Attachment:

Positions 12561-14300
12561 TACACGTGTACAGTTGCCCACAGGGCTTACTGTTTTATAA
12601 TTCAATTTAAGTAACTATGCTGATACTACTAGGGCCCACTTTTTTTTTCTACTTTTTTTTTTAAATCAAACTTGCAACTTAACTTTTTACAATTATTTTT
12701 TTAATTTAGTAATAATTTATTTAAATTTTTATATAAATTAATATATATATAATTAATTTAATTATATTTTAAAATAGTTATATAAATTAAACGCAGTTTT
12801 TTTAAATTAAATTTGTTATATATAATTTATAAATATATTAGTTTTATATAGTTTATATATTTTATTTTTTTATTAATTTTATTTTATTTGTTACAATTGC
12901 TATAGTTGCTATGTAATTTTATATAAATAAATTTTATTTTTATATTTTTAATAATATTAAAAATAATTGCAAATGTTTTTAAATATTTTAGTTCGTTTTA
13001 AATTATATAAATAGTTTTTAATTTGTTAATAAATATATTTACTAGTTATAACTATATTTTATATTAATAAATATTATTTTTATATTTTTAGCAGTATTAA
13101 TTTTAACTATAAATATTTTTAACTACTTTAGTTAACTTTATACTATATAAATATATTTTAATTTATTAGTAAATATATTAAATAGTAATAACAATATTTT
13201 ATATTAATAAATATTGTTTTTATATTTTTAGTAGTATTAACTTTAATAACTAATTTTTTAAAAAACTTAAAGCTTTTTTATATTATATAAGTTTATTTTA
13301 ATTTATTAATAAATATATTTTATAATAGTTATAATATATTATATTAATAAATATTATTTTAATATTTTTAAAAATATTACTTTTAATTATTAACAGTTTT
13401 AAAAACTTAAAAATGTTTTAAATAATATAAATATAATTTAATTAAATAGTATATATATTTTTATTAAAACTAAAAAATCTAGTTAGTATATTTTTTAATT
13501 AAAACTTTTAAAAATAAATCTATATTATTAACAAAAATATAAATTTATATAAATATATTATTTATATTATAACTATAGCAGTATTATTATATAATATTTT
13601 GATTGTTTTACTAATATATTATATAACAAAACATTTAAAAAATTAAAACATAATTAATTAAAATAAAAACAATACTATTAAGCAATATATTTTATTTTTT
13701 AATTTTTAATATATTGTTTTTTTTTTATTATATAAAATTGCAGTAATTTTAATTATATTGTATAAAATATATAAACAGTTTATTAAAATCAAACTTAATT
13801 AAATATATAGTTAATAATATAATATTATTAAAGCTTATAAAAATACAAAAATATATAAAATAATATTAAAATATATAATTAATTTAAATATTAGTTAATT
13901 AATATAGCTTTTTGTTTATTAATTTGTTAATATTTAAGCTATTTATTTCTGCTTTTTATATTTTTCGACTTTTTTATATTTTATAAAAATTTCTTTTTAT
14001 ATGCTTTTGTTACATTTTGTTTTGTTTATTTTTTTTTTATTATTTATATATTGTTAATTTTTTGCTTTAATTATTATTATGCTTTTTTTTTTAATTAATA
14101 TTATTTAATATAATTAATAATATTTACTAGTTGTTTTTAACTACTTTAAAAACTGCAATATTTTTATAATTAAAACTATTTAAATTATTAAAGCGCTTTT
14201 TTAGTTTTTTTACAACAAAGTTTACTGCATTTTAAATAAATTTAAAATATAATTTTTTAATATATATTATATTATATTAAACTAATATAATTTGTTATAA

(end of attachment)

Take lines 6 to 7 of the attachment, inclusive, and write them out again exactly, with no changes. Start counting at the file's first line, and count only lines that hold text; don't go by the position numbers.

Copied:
12901 TATAGTTGCTATGTAATTTTATATAAATAAATTTTATTTTTATATTTTTAATAATATTAAAAATAATTGCAAATGTTTTTAAATATTTTAGTTCGTTTTA
13001 AATTATATAAATAGTTTTTAATTTGTTAATAAATATATTTACTAGTTATAACTATATTTTATATTAATAAATATTATTTTTATATTTTTAGCAGTATTAA